|Our caravan was parked in the grounds of the Rawson Caravan Park, where the natural soil and vegetation has been conserved as much as is possible. In fact we found for ourselves a goodly assortment of fungi in many parts of the grounds, some of which were gladly received by the conference organisers, as they had not been found during the official forays.|
There were morning foray groups on three days, where each group had an experienced leader with a permit to collect fungi. I found it most instructive to go on these forays, to see fungi expertly located and identified on the spot.
All fungi found were identified and displayed at tables for use in workshops in microscopy, taxonomy, and specialized work on genera such as Mycena, Polyporaceae, Cortinarius, and so on.
On this end of the table can be seen a large Amanita ochrophylla, and also some red-topped Amanita muscaria or perhaps Amanita xanthocephala.
|Many Cortinarius species were found, and a specific workshop was held on their identification.
The large specimens here are Cortinarius australiensis, previously known as Rozites australiensis. They have large whitish caps, with rusty spores and a marked white ring with striations. The stem radicates into the ground more than the usual Cortinarius.
|Here is a collection of polypores from the forays. These were used for a workshop specializing in their identification, especially from microscopic characteristics.|
|Deep in a beautiful ferntree gully, our group forages on Saturday morning. This was a particularly rich area for fungi, and we enthusiastically collected a wide range of species.|
|This was my first experience at finding truffle-like fungi, including Thaxterogaster basipurpureum, shyly hiding in the banked soil at the side of the track.|
|Rummaging in the leaf litter is professional mycologist Dr. Neil Bougher, from Perth. We had found some delicate Crepidotus species on rotting twigs.
Notice some essential items for the well-equipped fungus-hunter, namely:-
1. Magnifying glass on a cord worn around the neck.
2. Truffle-rake with widely-spaced tines, with coloured ribbons to avoid losing it in the leaf litter.
3. Plastic fishing-tackle box for the collection of small fungal specimens.
|On the way back to Rawson we found others stopped at the roadside near a fine troop of large toadstools seen on the way in. So naturally we all pulled up to join the rubberneckers!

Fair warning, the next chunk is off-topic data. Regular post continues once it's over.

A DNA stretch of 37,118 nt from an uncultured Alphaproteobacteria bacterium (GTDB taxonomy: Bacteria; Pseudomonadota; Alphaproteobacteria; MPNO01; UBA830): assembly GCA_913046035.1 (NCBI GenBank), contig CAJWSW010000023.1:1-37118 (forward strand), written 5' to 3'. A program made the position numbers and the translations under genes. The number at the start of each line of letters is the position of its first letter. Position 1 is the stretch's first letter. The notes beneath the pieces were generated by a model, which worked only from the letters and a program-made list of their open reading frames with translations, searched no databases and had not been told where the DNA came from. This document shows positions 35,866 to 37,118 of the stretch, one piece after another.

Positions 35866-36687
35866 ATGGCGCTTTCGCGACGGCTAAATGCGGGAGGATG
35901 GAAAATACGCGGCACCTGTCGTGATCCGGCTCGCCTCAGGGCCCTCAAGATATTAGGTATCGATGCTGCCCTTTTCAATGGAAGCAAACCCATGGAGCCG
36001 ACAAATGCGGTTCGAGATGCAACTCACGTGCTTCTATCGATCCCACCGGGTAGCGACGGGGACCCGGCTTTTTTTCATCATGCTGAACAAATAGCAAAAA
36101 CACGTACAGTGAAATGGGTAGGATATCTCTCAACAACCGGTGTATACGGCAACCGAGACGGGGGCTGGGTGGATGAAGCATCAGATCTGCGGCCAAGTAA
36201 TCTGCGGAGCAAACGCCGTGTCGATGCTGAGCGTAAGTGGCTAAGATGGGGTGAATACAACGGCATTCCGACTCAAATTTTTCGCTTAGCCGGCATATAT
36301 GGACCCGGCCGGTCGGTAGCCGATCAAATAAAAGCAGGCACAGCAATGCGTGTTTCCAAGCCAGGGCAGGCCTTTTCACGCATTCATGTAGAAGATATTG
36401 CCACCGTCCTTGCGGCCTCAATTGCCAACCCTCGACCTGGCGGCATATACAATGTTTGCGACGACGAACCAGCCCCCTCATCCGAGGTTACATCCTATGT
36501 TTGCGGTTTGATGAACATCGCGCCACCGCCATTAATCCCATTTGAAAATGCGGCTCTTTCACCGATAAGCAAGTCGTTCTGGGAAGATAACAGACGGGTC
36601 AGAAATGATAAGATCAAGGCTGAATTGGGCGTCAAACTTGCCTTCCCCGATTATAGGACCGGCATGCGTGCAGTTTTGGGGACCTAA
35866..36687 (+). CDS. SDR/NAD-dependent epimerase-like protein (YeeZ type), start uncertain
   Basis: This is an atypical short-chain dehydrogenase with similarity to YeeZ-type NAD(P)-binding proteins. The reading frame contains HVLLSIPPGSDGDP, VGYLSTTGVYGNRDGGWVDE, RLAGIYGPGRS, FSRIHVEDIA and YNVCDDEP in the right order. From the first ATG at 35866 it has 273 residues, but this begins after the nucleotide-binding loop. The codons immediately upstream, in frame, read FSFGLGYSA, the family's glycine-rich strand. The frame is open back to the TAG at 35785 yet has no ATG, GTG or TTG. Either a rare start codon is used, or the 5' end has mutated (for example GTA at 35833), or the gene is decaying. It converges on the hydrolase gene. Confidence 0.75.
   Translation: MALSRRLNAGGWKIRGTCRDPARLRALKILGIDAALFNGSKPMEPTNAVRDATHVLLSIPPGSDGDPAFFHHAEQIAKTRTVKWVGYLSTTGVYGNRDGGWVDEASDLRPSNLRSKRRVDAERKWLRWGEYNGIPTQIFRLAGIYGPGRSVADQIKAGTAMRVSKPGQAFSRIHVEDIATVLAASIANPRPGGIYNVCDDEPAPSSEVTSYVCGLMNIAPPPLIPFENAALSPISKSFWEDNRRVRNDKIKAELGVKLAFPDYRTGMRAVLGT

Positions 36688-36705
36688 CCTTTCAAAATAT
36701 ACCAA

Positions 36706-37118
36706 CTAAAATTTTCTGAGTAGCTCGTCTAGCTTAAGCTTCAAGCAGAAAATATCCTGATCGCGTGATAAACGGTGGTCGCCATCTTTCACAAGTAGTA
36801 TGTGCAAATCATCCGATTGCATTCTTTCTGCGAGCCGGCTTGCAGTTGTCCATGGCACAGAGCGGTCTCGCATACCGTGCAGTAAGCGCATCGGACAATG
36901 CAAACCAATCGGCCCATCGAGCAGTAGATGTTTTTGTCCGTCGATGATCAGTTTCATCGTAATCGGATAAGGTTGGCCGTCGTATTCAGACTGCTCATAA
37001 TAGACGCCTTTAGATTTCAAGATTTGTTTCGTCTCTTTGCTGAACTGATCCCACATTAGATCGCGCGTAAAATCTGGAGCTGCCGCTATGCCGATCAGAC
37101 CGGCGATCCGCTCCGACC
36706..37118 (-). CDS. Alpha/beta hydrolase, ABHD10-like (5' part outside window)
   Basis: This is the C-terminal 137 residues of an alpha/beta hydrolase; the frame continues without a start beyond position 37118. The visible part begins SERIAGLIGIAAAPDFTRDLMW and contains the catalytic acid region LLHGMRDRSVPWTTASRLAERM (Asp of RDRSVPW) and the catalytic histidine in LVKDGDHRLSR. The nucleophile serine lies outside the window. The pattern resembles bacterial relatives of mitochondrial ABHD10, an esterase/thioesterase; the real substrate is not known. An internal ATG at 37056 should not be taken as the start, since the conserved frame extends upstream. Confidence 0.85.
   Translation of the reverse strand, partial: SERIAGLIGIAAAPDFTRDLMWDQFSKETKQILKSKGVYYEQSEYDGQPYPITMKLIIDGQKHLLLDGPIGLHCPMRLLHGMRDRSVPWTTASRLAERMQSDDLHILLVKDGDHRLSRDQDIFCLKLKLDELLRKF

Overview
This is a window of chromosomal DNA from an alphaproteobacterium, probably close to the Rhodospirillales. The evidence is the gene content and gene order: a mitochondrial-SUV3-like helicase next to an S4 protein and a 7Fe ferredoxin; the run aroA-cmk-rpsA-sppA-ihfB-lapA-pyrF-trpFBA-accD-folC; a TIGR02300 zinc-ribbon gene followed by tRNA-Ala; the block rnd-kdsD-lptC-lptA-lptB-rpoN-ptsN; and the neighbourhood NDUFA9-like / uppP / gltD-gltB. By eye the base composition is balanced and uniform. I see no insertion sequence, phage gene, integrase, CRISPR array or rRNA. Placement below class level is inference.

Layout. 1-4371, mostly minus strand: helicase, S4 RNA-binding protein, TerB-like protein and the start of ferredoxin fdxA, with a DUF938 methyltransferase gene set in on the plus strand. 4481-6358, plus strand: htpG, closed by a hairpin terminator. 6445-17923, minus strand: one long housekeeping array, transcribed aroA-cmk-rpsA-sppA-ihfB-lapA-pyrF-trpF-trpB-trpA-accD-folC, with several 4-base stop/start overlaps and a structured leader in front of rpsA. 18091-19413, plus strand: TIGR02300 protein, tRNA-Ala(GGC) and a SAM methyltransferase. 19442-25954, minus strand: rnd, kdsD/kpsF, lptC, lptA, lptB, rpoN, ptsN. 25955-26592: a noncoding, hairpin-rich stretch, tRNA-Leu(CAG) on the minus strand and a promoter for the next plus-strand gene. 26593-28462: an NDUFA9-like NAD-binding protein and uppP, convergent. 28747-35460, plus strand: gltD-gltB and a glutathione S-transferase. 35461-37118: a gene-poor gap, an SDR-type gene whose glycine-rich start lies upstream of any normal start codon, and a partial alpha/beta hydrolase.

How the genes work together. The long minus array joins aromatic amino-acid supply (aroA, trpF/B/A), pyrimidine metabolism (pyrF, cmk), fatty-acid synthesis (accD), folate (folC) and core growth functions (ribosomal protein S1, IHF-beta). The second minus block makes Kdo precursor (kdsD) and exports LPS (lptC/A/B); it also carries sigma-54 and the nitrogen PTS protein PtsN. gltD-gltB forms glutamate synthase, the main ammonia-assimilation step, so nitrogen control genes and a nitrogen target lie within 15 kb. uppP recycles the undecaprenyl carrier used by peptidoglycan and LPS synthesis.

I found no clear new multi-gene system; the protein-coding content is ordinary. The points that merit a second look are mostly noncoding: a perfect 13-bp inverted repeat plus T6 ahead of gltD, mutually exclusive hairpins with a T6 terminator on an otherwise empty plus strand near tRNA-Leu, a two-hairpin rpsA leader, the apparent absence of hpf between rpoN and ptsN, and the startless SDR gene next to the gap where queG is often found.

Other tourists passing in their cars must have wondered what on earth we were all doing!
|"Fungal enthusiasts ooh-ing and ah-ing at a perfect clump of Tricholoma mushrooms in a perfect forest setting of huge roots, ferns and mosses in peak condition!"|
|I joined the flurry of shutter bugs with the resulting picture shown here.
A leader drew our attention to the white mould attacking the bases of the fruiting bodies.
"Soon that mould (another fungus) will overwhelm all of these fruiting bodies!", he remarked, "That happens quite often."
|In this photo the white fluffy mycelium of the attacking mould can be seen quite clearly.
What we call a mould is simply the mycelium, or threadlike hyphae, of fungi which don't produce larger fruiting bodies, but spread spores by simpler mechanisms. They are often called the 'lower' fungi.
|Next day we forayed into the foothills of the Baw Baw Plateau. After attempting valiantly to penetrate the tangled forests, we opted for the edges of the roads, which turned out to be quite interesting.
Here, a single agaric growing directly in bare soil captured our attention. With experience, such specimens often turn out to be attached to a buried piece of wood. However, we chose to leave this one intact.
|This is the nicely shaped gilled fungus close up. I thought it might be the Ghost Fungus (Omphalotus nidiformis), because it grows on stumps and buried wood, but Tom May, mycologist at the Melbourne Herbarium thought that is not quite right. We will never know, because it was left in peace!|
|Saturday workshop on the methods of using taxonomic keys for the identification of fungi.
These workshops also trialled computer software being developed by Fungimap.
|Microscopic techniques are invaluable for serious identification of fungi beyond the more easily recognised species.
This Saturday workshop shows enthusiasts learning the ropes from Teresa Lebel (2nd right), a mycologist from the Royal Botanic Gardens, Melbourne.
|Another workshop in full flight is shown here learning the intricacies of the identification of the delicate genus Mycena, which requires microscopic methods.
At top right is well-known nature photographer and author Bruce Fuhrer.
|Phlebopus marginatus (formerly Phaeogyroporus portentosus) is probably the largest species in Australia. This one was at the Rawson footy field! I couldn't resist posing with it.
A pored fungus, it grows in grassy areas, and is recorded up to one metre diameter and 29kg. It attracts fungus flies, whose maggots cause rapid putrefaction.
|On Sunday a photography workshop was led by Bruce Fuhrer (on left), so we milled around in the forest learning the finer points of fungi photography.|
|Bruce explains how to use a modified tripod for those low-down shots so necessary in fungi photography.|
|Meanwhile, my wife, Glenyce, found these beauties in the grounds of the Rawson Caravan Park. On the left are two specimens of the large Amanita ochrophylla with its huge bulbous base. On the right is Amanita umbrinella.|
|More fungi from the caravan park. From top left, Paxillus infundibuliformis; then Cortinarius archeri (purple top), white veil still covering the volva up to the cap edge (perky little thing!); another Paxillus; far right is Russula clelandii (violet cap, brittle flesh); reddish-topped Russula persanguinea (?); lower centre are green young Cortinarius austraveneta.|